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The Value of Science Is Reflected in Your Everyday Decisions

Editor’s Note: This is a guest post by Gerald LeBlanc, head of NC State’s Department of Biological Sciences. This is the first in a series of posts from NC State researchers that address the value of science, technology, engineering and mathematics.

There’s been a fair amount of discussion recently about the value of science and whether it’s worth supporting. But, consciously or unconsciously, science drives nearly every decision that we make in our lives. We are constantly making choices based upon benefits and risks. Most often, the information used to make these decisions are science-based.

Gerald LeBlanc

Take for example, the weekly trip to the grocery store to stock up on supplies.

Upon entering the store, you pass the courtesy desk where you note the cigarettes arranged by brand on the back wall. Scientists have shown that cigarettes, once a symbol of status, pose significant health risks. The risks associated with smoking outweigh the benefits and you choose to walk past the counter.

Next up is the produce section, where you stock up on green leafy vegetables. Why? Aside from tasting good, you’re aware that they are good for you. Cabbages, collards, spinach and the like are a great source of vitamins, fiber, and nutrients. They protect against a variety of ailments to promote good health. Science has packed our psyche with this knowledge.

Suddenly, you notice a bin of red perilla. The maroon, serrated leaves are very appealing, but you’ve never heard of this vegetable. How do you know it’s not poisonous or unpalatable? You assume that the plant has been studied, by scientists, and found to be both safe and palatable. You give it a try. You make a mental note to wash your newly discovered exotic vegetable thoroughly when you return home. Why? Because vegetables can carry harmful bacteria. Better to be safe, so say the scientists.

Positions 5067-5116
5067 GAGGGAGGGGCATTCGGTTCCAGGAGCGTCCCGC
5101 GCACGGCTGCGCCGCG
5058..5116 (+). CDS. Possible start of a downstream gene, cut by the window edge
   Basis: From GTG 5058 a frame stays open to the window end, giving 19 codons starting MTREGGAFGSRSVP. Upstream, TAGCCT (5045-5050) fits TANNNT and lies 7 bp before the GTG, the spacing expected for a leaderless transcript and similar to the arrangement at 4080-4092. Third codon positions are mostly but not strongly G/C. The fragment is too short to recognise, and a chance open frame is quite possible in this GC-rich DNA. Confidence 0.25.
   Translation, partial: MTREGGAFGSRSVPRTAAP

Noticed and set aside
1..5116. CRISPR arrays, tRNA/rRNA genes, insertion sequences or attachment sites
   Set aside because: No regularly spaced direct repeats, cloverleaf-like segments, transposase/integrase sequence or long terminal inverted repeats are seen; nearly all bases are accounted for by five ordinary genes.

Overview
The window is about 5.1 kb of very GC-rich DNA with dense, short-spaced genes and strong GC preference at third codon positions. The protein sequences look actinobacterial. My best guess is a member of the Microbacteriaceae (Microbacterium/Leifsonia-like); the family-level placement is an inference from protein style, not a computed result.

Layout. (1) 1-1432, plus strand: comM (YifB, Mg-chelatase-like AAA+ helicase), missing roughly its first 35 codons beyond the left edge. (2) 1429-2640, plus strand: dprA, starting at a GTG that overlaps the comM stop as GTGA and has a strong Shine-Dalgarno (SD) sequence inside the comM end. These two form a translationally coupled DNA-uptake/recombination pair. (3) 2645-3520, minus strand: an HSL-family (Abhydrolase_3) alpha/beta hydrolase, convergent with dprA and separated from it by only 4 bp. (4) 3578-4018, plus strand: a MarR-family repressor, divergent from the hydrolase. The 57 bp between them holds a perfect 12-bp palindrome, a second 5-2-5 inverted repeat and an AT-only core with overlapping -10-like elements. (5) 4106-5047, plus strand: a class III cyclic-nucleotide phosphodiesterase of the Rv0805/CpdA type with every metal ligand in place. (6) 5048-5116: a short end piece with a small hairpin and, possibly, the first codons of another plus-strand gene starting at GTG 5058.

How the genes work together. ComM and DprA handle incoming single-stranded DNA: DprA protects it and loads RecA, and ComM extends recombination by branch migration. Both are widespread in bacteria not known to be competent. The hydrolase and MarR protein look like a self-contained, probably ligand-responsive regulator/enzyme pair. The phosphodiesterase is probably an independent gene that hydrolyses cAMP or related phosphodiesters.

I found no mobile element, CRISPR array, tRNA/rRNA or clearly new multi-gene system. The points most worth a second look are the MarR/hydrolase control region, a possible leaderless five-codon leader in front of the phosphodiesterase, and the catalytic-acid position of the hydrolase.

In the meat section, the sirloin steaks and beef roasts on display look great, but you’re aware that too much red meat poses risk of heart disease. You make a science-based decision and choose the tilapia.

Your medication for high blood pressure is ready for pick-up at the pharmacy. Drugs can be very dangerous, yet you take this drug faithfully. How do you know that this drug is both efficacious and safe at your daily dose? You have confidence that the drug has been thoroughly studied – by scientists – and proven to be both effective and safe.

Faith and science are often viewed as being at opposite ends of the spectrum of knowledge. However, on the contrary, both are inexorably intertwined, as science gives us faith in our everyday decisions.

I’m a scientist, and my job is to unravel the mysteries of how the world works, one question at a time. Over hundreds of years, answering these questions has allowed people to live longer, healthier, more productive lives. A lot of the questions we answer won’t lead to products or services that make a company money. But they contribute to the fund of knowledge that affects everyone’s standard of living. That’s why science is a service worth paying for.

This post was originally published in NC State News.